Would You Let an A.I. Dress You?
In 2015, Leah Ingram was about to embark on a media tour to promote her new book. She needed clothes for the tour but didn’t want to spend $100 an hour for a personal shopper. So she went with a less costly alternative: Stitch Fix, a style subscription service that sends custom-curated boxes containing five garments to people’s homes for a $20 styling fee.
Once she tried her first style box, Ingram was hooked. She says at this point, about 80 percent of the clothes in her wardrobe come from subscription services. Every three months, a new box — called a ‘Fix’ — arrives by mail, and she gets regular shipments from Nordstrom’s Trunk Club too, “way too friggin’ much.”
In addition to price and home delivery, there’s something else that differentiates subscription services from in-store personal shopping: Stitch Fix and other leading brands combine real-life stylists with Artificial Intelligence.
Why else would Stitch Fix need a Chief Algorithms Officer? His name is Eric Colson. In an interview on the podcast Data Camp, Colson said A.I. is woven into every aspect of the e-commerce company, from inventory and forecasting demand to selecting and designing clothes. (YR Media requested an interview with a Stitch Fix stylist and data engineer and the company declined.)
Stitch Fix clients start by completing a Style Profile. When I decided to try it I was prompted to answer questions about my location, profession and body type as well as fabric and price preferences. I clicked through Pinterest-style collages of outfits. When asked, “Is this your style?” I clicked “no” on a collage with a floral maxi dress and “yes” on a collage with a biker jacket.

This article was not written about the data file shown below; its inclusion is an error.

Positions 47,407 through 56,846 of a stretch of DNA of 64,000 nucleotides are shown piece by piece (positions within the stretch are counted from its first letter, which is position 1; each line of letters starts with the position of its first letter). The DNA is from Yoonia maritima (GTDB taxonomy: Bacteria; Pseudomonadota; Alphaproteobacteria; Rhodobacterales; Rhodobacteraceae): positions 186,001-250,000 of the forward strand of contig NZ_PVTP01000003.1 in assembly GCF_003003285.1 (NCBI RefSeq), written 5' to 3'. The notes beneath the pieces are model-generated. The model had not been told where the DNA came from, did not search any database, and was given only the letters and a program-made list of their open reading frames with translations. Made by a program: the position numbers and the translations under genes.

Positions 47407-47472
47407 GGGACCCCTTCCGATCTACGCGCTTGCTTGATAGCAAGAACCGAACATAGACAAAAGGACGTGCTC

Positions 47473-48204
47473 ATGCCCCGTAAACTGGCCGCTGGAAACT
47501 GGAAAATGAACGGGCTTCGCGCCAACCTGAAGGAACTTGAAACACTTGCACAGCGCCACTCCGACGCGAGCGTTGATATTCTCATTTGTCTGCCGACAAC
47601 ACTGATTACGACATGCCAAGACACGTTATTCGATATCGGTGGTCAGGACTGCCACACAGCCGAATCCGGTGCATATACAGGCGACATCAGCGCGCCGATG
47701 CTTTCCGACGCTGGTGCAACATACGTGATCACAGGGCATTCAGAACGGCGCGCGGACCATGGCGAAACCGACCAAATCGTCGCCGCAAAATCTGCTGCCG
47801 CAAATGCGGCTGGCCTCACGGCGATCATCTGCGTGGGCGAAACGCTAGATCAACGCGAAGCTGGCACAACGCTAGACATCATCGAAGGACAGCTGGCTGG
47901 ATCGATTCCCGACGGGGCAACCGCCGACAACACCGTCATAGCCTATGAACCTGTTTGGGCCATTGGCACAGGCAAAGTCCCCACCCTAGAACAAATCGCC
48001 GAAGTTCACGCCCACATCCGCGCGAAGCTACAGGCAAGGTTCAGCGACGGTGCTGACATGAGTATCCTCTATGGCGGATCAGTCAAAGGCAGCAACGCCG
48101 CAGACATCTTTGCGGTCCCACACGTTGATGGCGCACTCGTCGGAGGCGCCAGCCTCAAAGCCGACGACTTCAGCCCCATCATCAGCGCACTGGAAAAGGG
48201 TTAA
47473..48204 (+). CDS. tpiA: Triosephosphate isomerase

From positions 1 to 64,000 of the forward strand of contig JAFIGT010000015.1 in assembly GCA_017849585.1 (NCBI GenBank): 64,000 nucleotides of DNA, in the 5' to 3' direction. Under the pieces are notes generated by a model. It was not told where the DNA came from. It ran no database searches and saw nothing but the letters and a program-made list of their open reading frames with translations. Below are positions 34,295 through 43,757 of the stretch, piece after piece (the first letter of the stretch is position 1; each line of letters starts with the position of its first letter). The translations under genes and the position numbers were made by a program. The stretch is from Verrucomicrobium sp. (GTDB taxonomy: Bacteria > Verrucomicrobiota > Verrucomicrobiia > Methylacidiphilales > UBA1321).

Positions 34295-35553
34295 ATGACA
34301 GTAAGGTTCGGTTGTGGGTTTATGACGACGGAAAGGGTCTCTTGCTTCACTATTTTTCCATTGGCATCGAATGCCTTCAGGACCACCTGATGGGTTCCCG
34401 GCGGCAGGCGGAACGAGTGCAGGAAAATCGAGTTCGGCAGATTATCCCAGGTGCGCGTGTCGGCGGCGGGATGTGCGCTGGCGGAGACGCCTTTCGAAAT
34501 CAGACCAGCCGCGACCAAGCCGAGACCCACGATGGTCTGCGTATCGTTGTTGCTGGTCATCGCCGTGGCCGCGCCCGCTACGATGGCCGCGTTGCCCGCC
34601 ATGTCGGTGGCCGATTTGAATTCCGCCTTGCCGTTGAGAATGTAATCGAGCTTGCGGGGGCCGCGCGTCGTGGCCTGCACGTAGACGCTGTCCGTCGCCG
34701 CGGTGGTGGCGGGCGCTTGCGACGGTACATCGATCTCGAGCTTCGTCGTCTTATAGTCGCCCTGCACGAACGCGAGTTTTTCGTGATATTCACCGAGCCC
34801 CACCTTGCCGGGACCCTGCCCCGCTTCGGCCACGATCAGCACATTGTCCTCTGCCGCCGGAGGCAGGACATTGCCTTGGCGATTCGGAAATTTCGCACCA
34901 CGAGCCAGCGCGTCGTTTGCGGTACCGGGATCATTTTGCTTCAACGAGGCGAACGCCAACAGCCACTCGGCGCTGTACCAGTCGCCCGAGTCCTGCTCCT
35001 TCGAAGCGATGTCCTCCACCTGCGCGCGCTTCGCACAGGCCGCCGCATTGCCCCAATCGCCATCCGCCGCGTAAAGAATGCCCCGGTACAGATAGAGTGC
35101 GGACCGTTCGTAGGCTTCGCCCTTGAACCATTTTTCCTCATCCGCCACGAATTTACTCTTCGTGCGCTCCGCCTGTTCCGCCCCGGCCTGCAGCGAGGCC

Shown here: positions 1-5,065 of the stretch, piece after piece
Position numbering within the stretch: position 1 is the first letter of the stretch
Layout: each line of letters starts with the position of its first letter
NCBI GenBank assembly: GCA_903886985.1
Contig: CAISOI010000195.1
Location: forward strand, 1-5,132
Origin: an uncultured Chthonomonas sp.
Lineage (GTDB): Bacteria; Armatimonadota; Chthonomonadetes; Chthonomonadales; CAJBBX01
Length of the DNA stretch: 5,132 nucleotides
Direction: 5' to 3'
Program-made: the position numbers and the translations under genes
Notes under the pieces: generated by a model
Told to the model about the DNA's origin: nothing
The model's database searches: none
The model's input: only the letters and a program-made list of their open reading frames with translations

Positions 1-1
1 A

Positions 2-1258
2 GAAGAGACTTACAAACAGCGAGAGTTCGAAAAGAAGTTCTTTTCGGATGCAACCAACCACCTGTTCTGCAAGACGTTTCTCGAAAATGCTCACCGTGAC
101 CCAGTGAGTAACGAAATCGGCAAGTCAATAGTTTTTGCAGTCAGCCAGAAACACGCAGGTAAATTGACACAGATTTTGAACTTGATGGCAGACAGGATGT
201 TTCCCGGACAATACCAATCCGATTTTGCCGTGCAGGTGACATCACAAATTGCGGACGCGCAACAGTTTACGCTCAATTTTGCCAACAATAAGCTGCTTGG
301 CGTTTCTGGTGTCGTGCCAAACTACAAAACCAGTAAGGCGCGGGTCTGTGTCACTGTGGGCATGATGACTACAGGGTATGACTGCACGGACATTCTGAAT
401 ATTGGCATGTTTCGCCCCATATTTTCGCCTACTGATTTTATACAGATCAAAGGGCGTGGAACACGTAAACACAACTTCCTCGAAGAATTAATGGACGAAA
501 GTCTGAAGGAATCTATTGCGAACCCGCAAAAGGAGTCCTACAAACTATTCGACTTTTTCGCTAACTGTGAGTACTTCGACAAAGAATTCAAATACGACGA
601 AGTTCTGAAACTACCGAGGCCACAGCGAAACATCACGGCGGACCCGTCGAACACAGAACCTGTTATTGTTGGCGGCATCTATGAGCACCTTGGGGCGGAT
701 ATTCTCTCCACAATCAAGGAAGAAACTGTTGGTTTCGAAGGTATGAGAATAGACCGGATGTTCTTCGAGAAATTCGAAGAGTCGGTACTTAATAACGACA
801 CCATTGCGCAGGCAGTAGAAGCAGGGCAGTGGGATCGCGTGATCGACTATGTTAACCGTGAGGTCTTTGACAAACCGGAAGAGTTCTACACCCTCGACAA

Next, the client is matched to a nearby warehouse with relevant inventory. The company matches the client with a stylist using information from the Style Profile as well as data on a stylist’s personal taste and availability.
The algorithms weed out and select potential items to recommend to a stylist, who makes the final choices based on the client’s profile, their own judgments and what’s available in stock.
From a consumer standpoint, an actual stylist being part of the process is extremely significant, according to Jessica Ogilvie, a professor at Marquette University.
“It’s not robots you’re going out to impress when you’re going to work, it’s humans,” Ogilvie said.
Stylists offer more than last-ditch quality control. Ogilvie said they provide clients validation that their preferences were considered by an actual person.
“What consumers truly want today is not unlimited options but expertise,” Ogilvie said.
But can a combination of algorithms and human taste accurately predict style?
For Ingram, the writer about to go on tour, the answer is yes. Sort of.
“Nobody gets my style 100 percent, but the 30 percent or 40 percent that they’re getting is good enough that I will keep using the services,” Ingram said.
Jon Shanahan, who makes videos reviewing menswear on his YouTube channel “The Kavalier,” said he’s used Stitch Fix for nearly four years and recently received his 30th box. At this point, he said his Stitch Fix stylist has his personal style and fit to a T.